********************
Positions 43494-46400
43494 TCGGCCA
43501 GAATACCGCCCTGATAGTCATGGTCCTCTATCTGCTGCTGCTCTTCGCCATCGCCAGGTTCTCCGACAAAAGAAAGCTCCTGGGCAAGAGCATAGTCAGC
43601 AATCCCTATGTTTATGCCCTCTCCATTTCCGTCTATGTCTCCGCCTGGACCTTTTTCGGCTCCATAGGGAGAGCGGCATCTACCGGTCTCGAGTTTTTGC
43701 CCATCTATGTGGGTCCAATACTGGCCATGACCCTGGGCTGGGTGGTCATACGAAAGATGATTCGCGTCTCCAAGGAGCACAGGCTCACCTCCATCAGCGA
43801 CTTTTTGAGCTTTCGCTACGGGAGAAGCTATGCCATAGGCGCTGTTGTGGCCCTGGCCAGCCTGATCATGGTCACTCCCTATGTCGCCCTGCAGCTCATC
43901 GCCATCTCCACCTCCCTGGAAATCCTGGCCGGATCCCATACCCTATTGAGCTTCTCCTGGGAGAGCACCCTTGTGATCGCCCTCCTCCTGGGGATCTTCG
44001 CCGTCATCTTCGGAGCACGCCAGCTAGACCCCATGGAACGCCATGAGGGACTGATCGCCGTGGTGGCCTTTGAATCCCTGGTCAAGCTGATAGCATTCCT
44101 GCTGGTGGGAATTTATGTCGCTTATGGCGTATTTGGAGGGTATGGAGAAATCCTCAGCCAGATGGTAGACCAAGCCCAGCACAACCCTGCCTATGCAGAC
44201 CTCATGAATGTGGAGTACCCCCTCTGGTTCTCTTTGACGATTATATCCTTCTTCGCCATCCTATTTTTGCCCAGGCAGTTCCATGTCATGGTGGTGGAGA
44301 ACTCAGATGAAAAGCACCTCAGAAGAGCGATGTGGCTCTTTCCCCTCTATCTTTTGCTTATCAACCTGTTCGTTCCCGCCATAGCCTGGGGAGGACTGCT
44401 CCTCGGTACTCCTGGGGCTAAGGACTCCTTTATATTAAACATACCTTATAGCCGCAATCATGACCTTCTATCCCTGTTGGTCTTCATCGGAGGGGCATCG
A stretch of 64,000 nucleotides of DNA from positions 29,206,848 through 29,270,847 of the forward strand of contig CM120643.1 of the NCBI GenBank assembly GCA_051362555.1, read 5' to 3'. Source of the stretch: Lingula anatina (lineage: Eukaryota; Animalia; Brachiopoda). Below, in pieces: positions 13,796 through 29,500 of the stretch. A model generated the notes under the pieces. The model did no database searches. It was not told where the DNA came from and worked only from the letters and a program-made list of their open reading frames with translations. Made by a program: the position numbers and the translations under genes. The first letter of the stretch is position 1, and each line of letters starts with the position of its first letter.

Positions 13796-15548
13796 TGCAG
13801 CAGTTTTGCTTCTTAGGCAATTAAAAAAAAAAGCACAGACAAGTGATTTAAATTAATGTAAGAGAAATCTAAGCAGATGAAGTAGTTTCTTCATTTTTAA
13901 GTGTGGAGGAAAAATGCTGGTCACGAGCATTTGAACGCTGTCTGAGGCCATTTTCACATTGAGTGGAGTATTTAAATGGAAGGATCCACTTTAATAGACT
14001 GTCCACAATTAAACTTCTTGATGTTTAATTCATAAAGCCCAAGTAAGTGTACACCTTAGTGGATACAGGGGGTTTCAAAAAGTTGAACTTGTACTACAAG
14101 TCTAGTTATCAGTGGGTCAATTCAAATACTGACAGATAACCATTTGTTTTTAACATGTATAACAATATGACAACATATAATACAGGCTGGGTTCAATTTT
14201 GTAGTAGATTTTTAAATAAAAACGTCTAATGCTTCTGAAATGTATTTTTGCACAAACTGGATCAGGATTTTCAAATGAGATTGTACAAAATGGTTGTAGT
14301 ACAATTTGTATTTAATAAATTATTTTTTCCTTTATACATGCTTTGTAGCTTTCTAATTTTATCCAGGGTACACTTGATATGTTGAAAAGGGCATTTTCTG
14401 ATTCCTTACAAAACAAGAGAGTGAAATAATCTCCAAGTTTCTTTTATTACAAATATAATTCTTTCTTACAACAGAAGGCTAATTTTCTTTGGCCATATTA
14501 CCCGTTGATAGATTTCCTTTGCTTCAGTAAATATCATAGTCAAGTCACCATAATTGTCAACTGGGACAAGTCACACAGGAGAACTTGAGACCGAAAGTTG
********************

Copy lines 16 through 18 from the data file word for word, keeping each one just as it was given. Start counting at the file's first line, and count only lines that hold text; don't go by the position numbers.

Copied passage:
13801 CAGTTTTGCTTCTTAGGCAATTAAAAAAAAAAGCACAGACAAGTGATTTAAATTAATGTAAGAGAAATCTAAGCAGATGAAGTAGTTTCTTCATTTTTAA
13901 GTGTGGAGGAAAAATGCTGGTCACGAGCATTTGAACGCTGTCTGAGGCCATTTTCACATTGAGTGGAGTATTTAAATGGAAGGATCCACTTTAATAGACT
14001 GTCCACAATTAAACTTCTTGATGTTTAATTCATAAAGCCCAAGTAAGTGTACACCTTAGTGGATACAGGGGGTTTCAAAAAGTTGAACTTGTACTACAAG